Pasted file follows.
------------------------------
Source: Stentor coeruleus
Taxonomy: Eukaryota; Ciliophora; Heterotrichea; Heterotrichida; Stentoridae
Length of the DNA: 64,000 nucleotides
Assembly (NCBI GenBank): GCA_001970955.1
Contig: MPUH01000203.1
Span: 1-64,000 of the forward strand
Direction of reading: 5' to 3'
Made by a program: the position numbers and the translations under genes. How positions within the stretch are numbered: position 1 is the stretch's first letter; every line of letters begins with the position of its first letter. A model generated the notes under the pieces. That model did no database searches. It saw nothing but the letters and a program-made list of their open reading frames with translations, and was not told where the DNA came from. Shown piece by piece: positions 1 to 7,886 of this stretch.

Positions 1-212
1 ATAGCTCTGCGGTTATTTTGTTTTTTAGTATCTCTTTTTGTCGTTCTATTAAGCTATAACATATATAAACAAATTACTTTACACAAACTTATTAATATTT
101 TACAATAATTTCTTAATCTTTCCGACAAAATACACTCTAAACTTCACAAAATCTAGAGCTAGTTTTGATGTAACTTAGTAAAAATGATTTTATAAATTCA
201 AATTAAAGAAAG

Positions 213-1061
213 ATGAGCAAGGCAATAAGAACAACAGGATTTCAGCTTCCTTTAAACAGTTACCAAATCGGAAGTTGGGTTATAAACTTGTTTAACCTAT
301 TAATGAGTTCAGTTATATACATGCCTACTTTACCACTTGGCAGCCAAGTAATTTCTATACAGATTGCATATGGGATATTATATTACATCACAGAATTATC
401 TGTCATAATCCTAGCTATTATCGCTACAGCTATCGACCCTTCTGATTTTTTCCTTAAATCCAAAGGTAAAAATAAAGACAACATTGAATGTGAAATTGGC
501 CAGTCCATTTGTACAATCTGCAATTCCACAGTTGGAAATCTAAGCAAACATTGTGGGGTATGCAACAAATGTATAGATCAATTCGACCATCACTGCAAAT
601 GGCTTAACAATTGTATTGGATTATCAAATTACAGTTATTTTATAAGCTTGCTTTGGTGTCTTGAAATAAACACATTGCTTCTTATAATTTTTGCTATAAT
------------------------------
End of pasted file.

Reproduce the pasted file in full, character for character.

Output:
Source: Stentor coeruleus
Taxonomy: Eukaryota; Ciliophora; Heterotrichea; Heterotrichida; Stentoridae
Length of the DNA: 64,000 nucleotides
Assembly (NCBI GenBank): GCA_001970955.1
Contig: MPUH01000203.1
Span: 1-64,000 of the forward strand
Direction of reading: 5' to 3'
Made by a program: the position numbers and the translations under genes. How positions within the stretch are numbered: position 1 is the stretch's first letter; every line of letters begins with the position of its first letter. A model generated the notes under the pieces. That model did no database searches. It saw nothing but the letters and a program-made list of their open reading frames with translations, and was not told where the DNA came from. Shown piece by piece: positions 1 to 7,886 of this stretch.

Positions 1-212
1 ATAGCTCTGCGGTTATTTTGTTTTTTAGTATCTCTTTTTGTCGTTCTATTAAGCTATAACATATATAAACAAATTACTTTACACAAACTTATTAATATTT
101 TACAATAATTTCTTAATCTTTCCGACAAAATACACTCTAAACTTCACAAAATCTAGAGCTAGTTTTGATGTAACTTAGTAAAAATGATTTTATAAATTCA
201 AATTAAAGAAAG

Positions 213-1061
213 ATGAGCAAGGCAATAAGAACAACAGGATTTCAGCTTCCTTTAAACAGTTACCAAATCGGAAGTTGGGTTATAAACTTGTTTAACCTAT
301 TAATGAGTTCAGTTATATACATGCCTACTTTACCACTTGGCAGCCAAGTAATTTCTATACAGATTGCATATGGGATATTATATTACATCACAGAATTATC
401 TGTCATAATCCTAGCTATTATCGCTACAGCTATCGACCCTTCTGATTTTTTCCTTAAATCCAAAGGTAAAAATAAAGACAACATTGAATGTGAAATTGGC
501 CAGTCCATTTGTACAATCTGCAATTCCACAGTTGGAAATCTAAGCAAACATTGTGGGGTATGCAACAAATGTATAGATCAATTCGACCATCACTGCAAAT
601 GGCTTAACAATTGTATTGGATTATCAAATTACAGTTATTTTATAAGCTTGCTTTGGTGTCTTGAAATAAACACATTGCTTCTTATAATTTTTGCTATAAT